The US public well being Covid emergency is ending

A sign outside a hospital advertises COVID-19 testing on November 19, 2021 in New York City.

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The public health emergency in the United States, declared in response to Covid-19, ends on Thursday, more than three years after the pandemic began.

The Biden administration’s decision to end the state of emergency comes at a time when deaths and hospitalizations have fallen dramatically due to the availability of vaccines, antiviral treatments and widespread exposure to the virus.

The number of Covid deaths has fallen to its lowest since March 2020, when the rapid spread of the virus across the United States overwhelmed the healthcare system and led to widespread closures of schools, businesses and public facilities.

Hospital admissions due to the virus have also fallen to their lowest since data collection began in the US in August 2020.

The end of the state of emergency will bring significant changes to how the US is responding to the virus. Hospitals are losing the flexibility to quickly add bed capacity as patient admissions increase, and the Centers for Disease Control and Prevention will scale back efforts to track the virus.

After the emergency ends, the CDC can no longer compel labs to report Covid test results. The agency does not have the power to force states to report new cases.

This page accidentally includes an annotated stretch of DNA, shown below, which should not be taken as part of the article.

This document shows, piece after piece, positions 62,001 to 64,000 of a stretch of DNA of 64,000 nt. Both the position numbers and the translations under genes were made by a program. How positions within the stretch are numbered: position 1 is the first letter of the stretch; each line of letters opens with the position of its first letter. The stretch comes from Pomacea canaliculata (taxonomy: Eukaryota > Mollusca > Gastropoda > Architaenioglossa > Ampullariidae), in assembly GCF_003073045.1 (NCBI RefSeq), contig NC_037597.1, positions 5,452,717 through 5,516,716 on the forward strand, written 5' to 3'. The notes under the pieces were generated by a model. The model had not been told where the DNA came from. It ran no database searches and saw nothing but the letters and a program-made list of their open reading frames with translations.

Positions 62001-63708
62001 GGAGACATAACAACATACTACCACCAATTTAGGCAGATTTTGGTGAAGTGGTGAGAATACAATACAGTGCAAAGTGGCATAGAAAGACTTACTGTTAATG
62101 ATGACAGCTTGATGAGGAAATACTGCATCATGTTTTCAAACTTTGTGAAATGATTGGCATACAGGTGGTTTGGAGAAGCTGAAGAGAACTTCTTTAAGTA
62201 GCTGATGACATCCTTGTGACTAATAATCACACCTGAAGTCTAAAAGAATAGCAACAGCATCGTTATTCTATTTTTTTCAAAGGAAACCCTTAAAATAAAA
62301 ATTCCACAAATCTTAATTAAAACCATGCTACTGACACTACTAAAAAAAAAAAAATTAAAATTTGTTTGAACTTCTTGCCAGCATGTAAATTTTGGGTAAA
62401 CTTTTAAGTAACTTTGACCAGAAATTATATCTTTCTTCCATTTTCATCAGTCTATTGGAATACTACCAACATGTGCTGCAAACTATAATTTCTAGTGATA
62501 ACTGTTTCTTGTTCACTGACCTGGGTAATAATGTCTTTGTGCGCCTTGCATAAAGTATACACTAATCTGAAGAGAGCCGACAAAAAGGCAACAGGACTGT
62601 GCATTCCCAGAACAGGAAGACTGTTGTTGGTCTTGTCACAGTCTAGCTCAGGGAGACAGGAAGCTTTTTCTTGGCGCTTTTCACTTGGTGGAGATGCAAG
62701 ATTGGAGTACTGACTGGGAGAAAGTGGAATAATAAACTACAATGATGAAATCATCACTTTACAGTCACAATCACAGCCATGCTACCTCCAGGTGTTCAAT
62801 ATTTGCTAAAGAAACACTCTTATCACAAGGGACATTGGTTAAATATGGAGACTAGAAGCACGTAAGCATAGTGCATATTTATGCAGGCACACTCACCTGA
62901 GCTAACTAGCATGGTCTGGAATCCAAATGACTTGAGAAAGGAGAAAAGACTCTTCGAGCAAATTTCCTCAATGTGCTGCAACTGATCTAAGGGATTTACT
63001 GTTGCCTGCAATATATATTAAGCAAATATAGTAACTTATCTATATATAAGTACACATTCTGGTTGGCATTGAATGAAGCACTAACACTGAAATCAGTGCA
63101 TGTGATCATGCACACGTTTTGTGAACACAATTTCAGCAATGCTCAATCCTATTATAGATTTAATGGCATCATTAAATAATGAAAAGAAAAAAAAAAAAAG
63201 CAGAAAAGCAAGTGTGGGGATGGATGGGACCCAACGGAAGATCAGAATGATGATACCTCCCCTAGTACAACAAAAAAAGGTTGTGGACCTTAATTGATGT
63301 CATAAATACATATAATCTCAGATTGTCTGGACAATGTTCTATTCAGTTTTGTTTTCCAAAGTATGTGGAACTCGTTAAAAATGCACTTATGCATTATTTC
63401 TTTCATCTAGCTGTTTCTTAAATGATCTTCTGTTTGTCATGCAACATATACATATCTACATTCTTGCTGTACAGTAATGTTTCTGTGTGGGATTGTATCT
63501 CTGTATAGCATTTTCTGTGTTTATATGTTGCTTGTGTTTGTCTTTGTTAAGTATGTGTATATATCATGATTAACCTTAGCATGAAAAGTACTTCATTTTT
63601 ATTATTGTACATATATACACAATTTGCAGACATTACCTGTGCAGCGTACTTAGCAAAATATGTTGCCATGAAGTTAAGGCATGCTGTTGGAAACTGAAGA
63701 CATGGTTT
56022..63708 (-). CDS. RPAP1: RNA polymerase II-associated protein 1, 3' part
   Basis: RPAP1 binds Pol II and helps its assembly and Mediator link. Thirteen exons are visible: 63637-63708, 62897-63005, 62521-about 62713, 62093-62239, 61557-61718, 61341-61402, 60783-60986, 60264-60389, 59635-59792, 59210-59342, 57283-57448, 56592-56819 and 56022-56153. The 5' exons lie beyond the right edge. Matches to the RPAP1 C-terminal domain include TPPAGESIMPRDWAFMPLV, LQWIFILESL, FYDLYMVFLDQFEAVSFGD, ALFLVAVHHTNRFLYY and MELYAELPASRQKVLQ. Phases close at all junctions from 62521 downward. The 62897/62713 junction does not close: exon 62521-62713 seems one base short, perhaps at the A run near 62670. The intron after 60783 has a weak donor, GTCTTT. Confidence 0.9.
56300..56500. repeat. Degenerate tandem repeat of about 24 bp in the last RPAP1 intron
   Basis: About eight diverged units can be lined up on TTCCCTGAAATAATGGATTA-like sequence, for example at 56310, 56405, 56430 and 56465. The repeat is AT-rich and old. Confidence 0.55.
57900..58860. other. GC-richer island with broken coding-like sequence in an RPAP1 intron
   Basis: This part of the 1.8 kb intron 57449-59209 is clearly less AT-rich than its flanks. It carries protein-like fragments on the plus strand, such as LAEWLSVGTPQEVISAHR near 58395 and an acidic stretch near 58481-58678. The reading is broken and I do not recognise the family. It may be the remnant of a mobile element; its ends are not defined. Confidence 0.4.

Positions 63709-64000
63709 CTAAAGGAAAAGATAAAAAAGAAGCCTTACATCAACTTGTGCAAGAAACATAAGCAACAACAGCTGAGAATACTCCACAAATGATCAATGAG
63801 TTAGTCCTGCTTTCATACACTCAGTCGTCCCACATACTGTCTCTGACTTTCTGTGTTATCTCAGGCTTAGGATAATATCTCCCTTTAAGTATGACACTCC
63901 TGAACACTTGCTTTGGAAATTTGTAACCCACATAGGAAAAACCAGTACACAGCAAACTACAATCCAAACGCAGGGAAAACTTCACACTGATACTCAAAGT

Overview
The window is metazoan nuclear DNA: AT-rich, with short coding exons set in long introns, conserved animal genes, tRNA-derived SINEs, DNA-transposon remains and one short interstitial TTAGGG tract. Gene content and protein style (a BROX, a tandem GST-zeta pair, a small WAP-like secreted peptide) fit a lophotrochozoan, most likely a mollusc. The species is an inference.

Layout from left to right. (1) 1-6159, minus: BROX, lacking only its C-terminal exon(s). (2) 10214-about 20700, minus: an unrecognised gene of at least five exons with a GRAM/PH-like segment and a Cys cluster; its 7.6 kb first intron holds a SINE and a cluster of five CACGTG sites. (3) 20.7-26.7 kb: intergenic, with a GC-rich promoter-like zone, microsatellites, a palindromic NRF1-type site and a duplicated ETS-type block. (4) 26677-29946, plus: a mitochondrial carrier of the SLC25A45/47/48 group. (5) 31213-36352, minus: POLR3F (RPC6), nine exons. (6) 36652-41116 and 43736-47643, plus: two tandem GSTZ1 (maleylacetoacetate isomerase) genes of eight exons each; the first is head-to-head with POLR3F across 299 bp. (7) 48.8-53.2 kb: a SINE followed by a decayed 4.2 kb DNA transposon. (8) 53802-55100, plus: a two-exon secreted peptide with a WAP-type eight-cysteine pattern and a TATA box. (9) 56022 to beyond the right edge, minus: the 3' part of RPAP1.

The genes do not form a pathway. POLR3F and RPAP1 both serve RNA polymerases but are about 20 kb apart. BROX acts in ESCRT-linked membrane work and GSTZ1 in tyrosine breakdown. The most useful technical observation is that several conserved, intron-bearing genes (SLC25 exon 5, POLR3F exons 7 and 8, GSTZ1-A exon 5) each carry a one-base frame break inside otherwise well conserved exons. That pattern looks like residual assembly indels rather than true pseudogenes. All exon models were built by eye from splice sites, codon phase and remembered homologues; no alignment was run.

CDC Director Dr. Rochelle Walensky, who is set to step down at the end of June, warned Congress last week that the agency still has to negotiate data-sharing agreements with individual jurisdictions, a time-consuming process that puts the nation at risk.

“That should worry us all, mostly because of the visibility we’re going to have in the next outbreak,” Walensky told the Senate Health Committee. “We’re back to square one and need to build and negotiate surveillance capabilities while fighting a pathogen.”

While public health experts agree the US now has many more tools to combat Covid, they warn the virus will continue to pose an ongoing threat to the elderly, vulnerable and the country’s fragmented, ailing healthcare system.

“I think we’re through the worst now, but there’s going to be a steady drumbeat of hospitalizations and deaths for many years to come,” said Lawrence Gostin, director of the O’Neill Institute for National and Global Health Law at Georgetown University.

The virus still kills

The US public health emergency has been extended 13 times since the Trump administration first declared it on January 31, 2020, when there were only six known cases of Covid and no known deaths in the US

In the three years since, Covid has killed more than 1.1 million people and hospitalized millions more in the United States, in the worst public health crisis since the flu pandemic more than a century earlier in 1918.

The virus was the fourth leading cause of death in the US in 2022 – two years after Covid first emerged, behind only heart disease, cancer and unintentional injuries.

The World Health Organization declared the end of the global Covid emergency on Friday. But WHO chief Tedros Adhanom Ghebreyesus warned national governments against dismantling the systems they had built to fight the virus.

“This virus is here to stay. It still kills and it still changes. The risk remains that new variants will emerge, leading to new spikes in cases and deaths,” Tedros said.